Contact us

Where to be, who to study with, how to find inspiration

(4 posts)

No tags yet.

  1. jazzbum
    Member

    Here is my second post.....

    I have a strong interest in reviving this forum, mostly because the old KR forum was such an surprisingly inspiring and thought provoking place.

    Anyone with experience chime in. I've been thinking about how to maintain personal inspiration and interest in music, especially jazz.

    Many teachers I've had have been embittered and somewhat jaded about music (most likely because of where I live). Would you choose to study with these guys anyway? What role does a teacher serve in inspiring creativity versus just giving information? Should you love their playing?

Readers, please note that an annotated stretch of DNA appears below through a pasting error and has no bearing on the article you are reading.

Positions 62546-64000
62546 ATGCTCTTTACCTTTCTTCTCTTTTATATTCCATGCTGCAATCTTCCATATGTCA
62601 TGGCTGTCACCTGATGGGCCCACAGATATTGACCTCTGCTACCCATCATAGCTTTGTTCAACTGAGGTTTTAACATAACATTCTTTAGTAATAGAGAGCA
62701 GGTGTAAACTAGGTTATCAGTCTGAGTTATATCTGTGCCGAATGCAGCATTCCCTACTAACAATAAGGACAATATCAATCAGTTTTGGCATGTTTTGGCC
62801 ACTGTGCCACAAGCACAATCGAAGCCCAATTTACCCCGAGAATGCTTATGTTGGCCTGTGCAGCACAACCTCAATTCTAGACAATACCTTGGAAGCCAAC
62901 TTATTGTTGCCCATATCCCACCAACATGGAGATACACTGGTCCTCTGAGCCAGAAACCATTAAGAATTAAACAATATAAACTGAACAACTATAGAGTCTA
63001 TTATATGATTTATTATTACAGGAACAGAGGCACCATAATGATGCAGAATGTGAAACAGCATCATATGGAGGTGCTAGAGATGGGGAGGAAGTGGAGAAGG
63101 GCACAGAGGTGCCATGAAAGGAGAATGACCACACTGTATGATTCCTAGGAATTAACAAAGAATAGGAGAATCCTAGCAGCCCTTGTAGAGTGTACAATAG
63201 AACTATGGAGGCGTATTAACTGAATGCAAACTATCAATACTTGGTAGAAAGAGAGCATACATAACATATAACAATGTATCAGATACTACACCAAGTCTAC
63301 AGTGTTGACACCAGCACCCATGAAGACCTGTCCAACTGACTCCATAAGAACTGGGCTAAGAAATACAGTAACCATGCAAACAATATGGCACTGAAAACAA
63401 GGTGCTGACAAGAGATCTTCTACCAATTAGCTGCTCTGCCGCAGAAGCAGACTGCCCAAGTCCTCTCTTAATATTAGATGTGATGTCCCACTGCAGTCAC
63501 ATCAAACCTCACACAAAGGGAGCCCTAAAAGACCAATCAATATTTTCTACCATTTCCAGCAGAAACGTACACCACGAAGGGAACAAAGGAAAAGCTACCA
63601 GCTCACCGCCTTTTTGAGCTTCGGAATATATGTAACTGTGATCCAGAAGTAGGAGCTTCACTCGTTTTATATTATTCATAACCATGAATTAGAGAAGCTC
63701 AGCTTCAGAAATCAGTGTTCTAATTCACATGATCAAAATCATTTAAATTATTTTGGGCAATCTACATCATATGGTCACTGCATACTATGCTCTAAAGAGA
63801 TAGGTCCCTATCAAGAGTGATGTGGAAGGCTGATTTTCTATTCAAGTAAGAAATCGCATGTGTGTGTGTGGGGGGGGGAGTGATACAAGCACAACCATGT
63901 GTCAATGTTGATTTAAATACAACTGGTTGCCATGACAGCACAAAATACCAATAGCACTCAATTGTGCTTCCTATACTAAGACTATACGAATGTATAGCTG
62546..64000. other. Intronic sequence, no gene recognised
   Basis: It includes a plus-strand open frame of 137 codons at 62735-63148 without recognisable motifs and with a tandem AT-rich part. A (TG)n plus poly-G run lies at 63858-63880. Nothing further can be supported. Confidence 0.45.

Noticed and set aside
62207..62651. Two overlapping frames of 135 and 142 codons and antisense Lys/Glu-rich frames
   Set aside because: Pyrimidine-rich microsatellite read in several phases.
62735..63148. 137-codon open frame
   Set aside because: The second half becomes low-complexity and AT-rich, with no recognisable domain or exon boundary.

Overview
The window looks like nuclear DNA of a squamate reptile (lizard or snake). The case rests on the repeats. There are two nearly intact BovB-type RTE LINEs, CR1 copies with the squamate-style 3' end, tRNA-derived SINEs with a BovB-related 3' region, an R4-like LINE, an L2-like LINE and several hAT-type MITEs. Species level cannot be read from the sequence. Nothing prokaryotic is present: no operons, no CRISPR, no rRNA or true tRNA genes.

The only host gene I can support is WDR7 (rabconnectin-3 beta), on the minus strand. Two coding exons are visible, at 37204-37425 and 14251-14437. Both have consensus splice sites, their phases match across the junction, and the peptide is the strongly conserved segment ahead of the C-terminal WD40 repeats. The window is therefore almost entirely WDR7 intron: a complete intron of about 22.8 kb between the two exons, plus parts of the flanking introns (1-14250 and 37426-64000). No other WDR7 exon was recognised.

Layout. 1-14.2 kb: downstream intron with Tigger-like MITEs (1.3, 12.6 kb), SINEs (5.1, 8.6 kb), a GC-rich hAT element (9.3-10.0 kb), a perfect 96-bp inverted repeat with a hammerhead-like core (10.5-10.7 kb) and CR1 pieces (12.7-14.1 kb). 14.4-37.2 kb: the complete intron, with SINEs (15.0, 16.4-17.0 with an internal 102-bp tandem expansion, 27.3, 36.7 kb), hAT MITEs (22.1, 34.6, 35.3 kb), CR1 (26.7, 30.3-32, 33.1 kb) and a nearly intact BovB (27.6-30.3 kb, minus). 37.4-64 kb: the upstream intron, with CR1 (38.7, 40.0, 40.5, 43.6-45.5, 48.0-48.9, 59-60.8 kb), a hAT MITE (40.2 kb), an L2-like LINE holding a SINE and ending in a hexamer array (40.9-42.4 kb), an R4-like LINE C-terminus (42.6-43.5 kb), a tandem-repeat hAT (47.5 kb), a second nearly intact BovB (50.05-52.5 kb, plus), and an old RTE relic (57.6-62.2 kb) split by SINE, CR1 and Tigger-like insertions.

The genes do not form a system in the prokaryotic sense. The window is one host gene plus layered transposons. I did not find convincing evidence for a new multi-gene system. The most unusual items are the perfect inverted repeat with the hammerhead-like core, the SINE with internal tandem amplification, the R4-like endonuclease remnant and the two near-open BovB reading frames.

As jazz musicians (or any musicians really), how do we find a positive community to create if many of us are bitter? I've struggled with this since starting to play jazz. Guys either have day jobs (like me) that exhaust them so they have no time or energy, or they are so desperate for money they won't play unless they are getting paid.

    The scene here (Utah) is filled with egos and bitterness, but I haven't the money to leave, and I am concerned this is not a problem unique to Utah, but to all of America really.....thoughts appreciated on any of the above.

  2. I thought a little bit about your question on my way to the day job. :)

    What role does a teacher serve in inspiring creativity versus just giving information? Should you love their playing?